Achieving Recruiting Success During a Time of Talent Shortage
Unemployment is down, hiring requests are up. Your challenge is to balance the supply and demand equation with a much smaller talent pool than you may be used to.
Experts predict that labor conditions will remain tight for as long as 15 years. How is your company impacted by the talent shortage and what are you doing about it?
A Real – and Growing – Shortage
A survey of 453 global HR professionals completed earlier this year reveals some of the concerns about today’s talent market.
Thirty-six percent of respondents said it is harder to fill positions than it was a year ago. This is up from 34 percent in 2014.
Fifty-six percent said the difficulty level in filling job openings is about the same as it was last year.
Most telling is the fact that this year, only 8 percent of respondents said it is easier to fill positions – compared to 28 percent a year ago.
These findings suggest the talent shortage is not only real, but also impacting business for many employers.
As the economy continues to improve, it makes sense that the same recruiting strategies you used during the recessionary years no longer apply. Consider these action steps:
Build your business case. Work with your CFO to prove the bottom-line impact of enhancing your sourcing, recruitment and talent retention efforts. Relatively speaking, it does not require a large percentage of a firm’s total budget to develop an industry-leading hiring function.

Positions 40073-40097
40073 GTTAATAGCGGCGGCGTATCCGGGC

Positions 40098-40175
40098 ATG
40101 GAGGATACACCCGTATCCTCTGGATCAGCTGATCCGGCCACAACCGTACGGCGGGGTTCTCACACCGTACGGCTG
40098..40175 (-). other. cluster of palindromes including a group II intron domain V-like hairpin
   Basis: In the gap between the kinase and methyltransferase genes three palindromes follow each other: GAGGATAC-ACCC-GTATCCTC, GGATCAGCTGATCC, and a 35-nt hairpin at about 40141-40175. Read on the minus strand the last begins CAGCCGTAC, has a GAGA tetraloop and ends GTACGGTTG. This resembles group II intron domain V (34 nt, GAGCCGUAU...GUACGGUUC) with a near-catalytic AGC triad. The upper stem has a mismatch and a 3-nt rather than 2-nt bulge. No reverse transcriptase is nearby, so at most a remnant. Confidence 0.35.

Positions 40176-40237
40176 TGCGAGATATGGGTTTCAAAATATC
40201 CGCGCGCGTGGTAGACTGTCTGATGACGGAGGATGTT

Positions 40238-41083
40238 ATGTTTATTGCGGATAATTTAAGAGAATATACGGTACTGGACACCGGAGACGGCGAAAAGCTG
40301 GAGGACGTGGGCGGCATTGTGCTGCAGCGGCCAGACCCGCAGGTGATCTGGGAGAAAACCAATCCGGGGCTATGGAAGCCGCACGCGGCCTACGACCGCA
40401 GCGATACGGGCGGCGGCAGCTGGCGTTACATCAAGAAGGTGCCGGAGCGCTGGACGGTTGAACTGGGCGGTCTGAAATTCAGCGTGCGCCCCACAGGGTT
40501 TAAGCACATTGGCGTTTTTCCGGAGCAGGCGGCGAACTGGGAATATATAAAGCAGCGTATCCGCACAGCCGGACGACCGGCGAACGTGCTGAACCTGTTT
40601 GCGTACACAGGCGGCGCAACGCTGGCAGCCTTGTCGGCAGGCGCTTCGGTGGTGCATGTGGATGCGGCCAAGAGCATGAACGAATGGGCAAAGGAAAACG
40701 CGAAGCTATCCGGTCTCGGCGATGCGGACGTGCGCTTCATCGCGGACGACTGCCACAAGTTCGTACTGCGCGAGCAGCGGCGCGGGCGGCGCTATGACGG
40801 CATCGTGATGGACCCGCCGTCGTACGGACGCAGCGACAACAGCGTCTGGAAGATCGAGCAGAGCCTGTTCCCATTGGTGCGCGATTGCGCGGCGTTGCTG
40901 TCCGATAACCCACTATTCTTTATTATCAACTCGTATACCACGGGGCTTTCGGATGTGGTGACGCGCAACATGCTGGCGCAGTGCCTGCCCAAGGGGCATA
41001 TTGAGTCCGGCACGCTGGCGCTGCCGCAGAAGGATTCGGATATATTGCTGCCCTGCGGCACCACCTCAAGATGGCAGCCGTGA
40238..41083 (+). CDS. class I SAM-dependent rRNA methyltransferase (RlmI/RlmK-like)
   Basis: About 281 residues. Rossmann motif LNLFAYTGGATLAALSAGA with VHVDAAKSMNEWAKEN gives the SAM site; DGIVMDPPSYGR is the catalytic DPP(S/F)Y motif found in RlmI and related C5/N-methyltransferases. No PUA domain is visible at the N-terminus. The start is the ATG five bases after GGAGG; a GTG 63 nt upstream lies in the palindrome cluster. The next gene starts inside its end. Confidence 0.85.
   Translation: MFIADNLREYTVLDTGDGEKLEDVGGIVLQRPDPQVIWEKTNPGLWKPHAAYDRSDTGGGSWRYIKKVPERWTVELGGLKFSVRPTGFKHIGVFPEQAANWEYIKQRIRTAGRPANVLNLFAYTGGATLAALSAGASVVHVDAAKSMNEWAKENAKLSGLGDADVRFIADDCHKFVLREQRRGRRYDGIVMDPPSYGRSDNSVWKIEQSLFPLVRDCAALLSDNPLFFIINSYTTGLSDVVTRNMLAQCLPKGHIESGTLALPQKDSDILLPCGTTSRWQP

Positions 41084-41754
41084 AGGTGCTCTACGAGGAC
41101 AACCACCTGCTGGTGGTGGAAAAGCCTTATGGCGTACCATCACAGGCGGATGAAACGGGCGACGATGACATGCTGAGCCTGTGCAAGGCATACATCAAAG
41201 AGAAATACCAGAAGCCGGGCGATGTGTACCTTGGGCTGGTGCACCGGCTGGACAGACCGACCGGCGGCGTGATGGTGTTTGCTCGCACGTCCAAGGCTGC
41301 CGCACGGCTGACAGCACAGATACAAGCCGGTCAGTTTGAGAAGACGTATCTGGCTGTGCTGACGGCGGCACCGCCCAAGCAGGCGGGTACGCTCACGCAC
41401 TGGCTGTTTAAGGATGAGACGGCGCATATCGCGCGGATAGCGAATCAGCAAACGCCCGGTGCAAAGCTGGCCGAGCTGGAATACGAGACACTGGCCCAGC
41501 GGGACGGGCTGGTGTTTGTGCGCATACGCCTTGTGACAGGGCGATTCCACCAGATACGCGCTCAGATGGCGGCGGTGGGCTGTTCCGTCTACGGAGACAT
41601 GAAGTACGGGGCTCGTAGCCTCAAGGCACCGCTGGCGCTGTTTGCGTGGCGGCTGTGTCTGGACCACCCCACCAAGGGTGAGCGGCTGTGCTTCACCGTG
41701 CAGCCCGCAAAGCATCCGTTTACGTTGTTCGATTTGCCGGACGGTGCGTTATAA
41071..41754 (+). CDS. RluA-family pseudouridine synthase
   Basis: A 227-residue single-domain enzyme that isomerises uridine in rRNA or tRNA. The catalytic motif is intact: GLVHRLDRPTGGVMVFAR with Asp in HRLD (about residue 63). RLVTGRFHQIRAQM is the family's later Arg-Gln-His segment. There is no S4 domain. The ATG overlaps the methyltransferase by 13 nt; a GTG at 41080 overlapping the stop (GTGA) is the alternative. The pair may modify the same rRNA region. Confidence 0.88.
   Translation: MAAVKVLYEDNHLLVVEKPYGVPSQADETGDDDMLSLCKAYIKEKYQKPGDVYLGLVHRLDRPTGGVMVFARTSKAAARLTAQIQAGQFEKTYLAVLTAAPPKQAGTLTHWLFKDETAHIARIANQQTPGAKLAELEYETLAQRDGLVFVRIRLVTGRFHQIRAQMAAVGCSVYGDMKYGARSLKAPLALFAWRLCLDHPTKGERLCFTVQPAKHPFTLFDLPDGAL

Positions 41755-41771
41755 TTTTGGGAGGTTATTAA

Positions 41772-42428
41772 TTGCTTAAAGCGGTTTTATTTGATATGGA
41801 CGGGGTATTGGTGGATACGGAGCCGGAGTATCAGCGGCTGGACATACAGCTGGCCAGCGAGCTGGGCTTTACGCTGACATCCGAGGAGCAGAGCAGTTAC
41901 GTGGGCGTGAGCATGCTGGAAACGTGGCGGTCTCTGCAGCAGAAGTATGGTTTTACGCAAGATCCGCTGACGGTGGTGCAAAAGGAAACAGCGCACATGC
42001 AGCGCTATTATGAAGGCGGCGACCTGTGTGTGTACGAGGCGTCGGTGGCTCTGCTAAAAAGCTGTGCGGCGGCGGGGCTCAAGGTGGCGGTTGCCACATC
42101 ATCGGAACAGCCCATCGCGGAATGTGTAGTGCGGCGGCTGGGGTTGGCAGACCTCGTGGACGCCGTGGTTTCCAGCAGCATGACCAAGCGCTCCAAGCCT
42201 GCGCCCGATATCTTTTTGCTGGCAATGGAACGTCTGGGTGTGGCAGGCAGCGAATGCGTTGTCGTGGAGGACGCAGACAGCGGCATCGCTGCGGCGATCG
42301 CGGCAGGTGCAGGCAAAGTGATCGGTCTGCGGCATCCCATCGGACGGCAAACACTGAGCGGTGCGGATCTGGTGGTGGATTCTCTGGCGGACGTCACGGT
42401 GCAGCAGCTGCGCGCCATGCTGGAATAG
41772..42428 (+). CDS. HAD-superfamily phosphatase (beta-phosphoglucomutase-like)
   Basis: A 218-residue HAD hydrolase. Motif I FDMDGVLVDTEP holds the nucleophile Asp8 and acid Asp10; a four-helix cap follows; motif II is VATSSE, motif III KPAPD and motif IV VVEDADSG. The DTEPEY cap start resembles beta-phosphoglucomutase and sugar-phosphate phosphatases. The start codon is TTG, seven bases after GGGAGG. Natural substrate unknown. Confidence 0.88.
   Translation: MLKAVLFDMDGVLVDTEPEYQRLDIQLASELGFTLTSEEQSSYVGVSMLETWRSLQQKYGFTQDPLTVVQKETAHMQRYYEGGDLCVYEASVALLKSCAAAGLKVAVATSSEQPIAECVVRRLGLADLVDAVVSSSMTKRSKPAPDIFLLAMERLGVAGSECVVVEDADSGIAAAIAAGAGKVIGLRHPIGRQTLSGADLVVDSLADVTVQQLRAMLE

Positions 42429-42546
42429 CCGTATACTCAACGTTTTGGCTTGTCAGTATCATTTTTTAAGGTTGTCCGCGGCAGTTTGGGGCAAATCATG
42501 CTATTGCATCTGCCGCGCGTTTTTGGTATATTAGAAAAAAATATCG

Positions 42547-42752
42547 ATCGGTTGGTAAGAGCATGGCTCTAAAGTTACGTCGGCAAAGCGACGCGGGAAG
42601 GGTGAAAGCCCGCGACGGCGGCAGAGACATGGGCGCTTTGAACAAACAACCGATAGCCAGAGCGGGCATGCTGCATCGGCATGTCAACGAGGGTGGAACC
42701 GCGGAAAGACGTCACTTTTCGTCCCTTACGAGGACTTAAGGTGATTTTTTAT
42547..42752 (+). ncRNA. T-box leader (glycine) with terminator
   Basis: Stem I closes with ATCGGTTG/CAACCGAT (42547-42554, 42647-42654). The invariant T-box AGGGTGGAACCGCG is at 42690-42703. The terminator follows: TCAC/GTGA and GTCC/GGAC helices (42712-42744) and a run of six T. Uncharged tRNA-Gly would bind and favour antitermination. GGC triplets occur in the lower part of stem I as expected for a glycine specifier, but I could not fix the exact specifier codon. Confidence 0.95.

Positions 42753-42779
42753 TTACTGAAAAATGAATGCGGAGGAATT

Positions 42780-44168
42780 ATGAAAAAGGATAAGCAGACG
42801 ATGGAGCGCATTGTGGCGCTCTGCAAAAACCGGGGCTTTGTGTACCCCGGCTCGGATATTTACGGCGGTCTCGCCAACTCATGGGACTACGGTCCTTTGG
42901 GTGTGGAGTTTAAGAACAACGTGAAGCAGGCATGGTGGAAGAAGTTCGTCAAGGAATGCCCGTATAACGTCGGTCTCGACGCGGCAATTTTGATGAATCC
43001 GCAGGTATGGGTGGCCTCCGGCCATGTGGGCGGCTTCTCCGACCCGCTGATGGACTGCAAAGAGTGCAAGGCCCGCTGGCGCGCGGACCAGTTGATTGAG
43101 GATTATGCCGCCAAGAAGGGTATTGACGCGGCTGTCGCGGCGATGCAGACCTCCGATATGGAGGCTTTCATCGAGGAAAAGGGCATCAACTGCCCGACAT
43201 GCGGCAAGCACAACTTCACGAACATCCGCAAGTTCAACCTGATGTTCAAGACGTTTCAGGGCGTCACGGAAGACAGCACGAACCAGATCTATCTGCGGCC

Target your competitors’ talent. Thanks to LinkedIn and other social platforms, finding the names of top talent who work for your competitors is easy. Your executive recruitment firm can use its contacts and market intelligence to help you zero in on passive candidates. Because their current bosses will fight to keep them, you will need an aggressive strategy, advanced tools and a premier employer value proposition to lure them in.
Demand that recruiting is data driven. Start by measuring your quality of hire, the dollar impact of top innovators and your most effective recruiting sources. Included in the latter category are employee referrals and your executive search specialist.
Spread your positive brand message. Your entire workforce must get involved in improving and then spreading the word about best practices that make your company a top place to work. In a social media-driven world, ensure that you develop the right message points, and then virally disseminate them.
Offer work/life balance. Especially among millennials, who this year became the dominant population segment in the workplace, you need to offer flexibility and remote work options. By converting your hard-to-fill positions into remote work jobs, you expand your recruiting horizon worldwide. By offering telecommuting, job sharing and similar options, you put the icing on your brand image cake.
Hire and develop great managers. If you expect successful recruitment and retention, you need the best managers. The old adage is true: People do not quit their jobs. They quit their bosses.
Author and business management expert Tom Peters sums it up in saying, “There is a dire talent shortage – unless you are a great place to work.”